Nahuatl is the language of the Aztecs, Toltcec, and others. (The words avocado, tomato, chili, coyote, and chocolate have Nahuatl roots.) Nahuatl comes from the root Nahua, meaning “a dance done with the hands entwined, a concordance, to move in cadence,” and is also known as the turquoise smoke, a harmonious speech that is pleasing to the ear. At one time, Nahuatl was spoken all over present-day Mexico, and it is still one of the most important indigenous languages in the country, with 1.5 million speakers — making it the most widely spoken indigenous language in Mexico. An estimated 190,000 people speak only Nahuatl.

In 2012, Xiloxochico requested that GCN partner directly with the parent and teacher committee of a bilingual Spanish-Nahuatl school for youth. The primary school, Chayojkila Xiloxochico, was founded in 1999 and historically used in-kind space in various locations. The school was founded by a group of dedicated parents and teachers who sought support from CONAFE, Mexico’s National Council on Educational Development. Last year, they successfully sought and received a land grant to build a permanent space for their school. GCN has since sent two teams to work side by side with villagers, directed by local leadership, to enhance the school by excavating land, painting, and installing windows. Future teams of volunteers will build additional classrooms, bathrooms, and a creative playground space.

While 10% of Mexico’s population is indigenous, only 6% speaks an indigenous language. Chayojkila Xiloxochico promotes the education of children in the community both in Spanish and the Nahuatl languages. National laws support bilingualism and original language preservation — a protected indigenous right in Mexico — but indigenous-language speakers still face discrimination in their own communities. The Chayojkila Xiloxochico bilingual school creates a safe environment for children to learn both languages, keeping the Nahua culture, traditions, and Nahuatl language alive. The GCN-Chayojkila Xiloxochico partnership allows for both volunteers and villagers alike to honor and promote the importance of preserving the Nahuatl language and sense of cultural pride in the community.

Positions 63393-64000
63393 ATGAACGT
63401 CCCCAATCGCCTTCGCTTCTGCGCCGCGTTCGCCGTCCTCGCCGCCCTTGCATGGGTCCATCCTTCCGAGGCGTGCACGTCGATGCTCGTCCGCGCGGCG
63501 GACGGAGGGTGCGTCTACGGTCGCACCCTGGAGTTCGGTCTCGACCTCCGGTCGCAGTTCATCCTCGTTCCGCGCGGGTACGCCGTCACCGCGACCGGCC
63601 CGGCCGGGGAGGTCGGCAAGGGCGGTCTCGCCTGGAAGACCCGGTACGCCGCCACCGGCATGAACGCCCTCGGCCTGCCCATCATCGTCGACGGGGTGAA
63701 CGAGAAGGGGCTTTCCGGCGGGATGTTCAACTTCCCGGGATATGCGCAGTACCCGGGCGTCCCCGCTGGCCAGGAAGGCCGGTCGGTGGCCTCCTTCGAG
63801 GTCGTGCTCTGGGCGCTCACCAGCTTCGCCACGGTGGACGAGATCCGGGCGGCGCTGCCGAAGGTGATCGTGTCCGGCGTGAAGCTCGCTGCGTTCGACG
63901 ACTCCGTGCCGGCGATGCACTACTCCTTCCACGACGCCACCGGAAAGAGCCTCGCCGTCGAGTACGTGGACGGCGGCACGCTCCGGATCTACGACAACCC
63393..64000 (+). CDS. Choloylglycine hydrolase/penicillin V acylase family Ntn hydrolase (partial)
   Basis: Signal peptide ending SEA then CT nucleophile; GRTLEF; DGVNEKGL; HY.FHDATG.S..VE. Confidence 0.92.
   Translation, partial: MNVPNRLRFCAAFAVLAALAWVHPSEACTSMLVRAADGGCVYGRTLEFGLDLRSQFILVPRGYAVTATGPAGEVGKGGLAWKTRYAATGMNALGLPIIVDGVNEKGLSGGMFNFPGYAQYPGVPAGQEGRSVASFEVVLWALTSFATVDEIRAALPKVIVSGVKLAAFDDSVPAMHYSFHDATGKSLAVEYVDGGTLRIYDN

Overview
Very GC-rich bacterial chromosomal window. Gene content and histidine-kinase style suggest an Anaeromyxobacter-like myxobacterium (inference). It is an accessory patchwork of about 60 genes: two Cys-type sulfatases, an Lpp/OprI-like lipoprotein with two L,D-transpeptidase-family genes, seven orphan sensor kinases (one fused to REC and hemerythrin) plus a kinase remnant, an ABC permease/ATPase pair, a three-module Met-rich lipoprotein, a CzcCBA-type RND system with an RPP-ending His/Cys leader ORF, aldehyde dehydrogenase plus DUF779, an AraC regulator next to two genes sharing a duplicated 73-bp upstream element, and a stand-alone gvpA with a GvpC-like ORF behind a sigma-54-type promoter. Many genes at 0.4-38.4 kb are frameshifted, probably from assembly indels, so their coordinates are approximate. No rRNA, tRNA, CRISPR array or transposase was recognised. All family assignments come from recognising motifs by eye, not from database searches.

A recent volunteer reflected:

“It was a day of magic moments. The GCN team arrived at the school site to see members of the community already there. Work was being done, mostly painting, and families were coming little by little to share in celebration of the week’s accomplishments. Professor Valentine spoke on behalf of the community, thanking us for the support. He expressed his pride in the Nahua people and the school they are working so hard to build so that they can maintain the Nahuatl language and culture among their children.”

No sooner did GCN’s team return home to the U.S. than Professor Valentine Contreras Coyota (Vicki’s brother) sent this message of gratitude and solidarity:

“At Nicolás Bravo Elementary School, parents of the students gathered in one of the classrooms to share their perspectives regarding to the visit of the Global Citizens Network team from Minnesota in the U.S. The visit was an enjoyable experience for the parents to witness the organization’s good intensions to support the project, specifically the school bathroom project that was done during this visit.

“I wanted to share with you that the parents are in agreement, we would like to welcome other GCN groups. The parents expressed that all who visit are always welcome. Our school community and association will always welcome GCN visits so we may continue to share experiences, impart our indigenous culture, and share our customs. The students are excited about another visit.”

GCN is equally enthusiastic about a return visit and looks forward to many future volunteer teams participating in this partnership. The organization fosters the belief that culture and language preservation is possible with a global commitment to supporting indigenous communities.

Laura Nuñez is academic partnerships manager at Global Citizens Network. To learn more about how you and/or your students can get involved, visit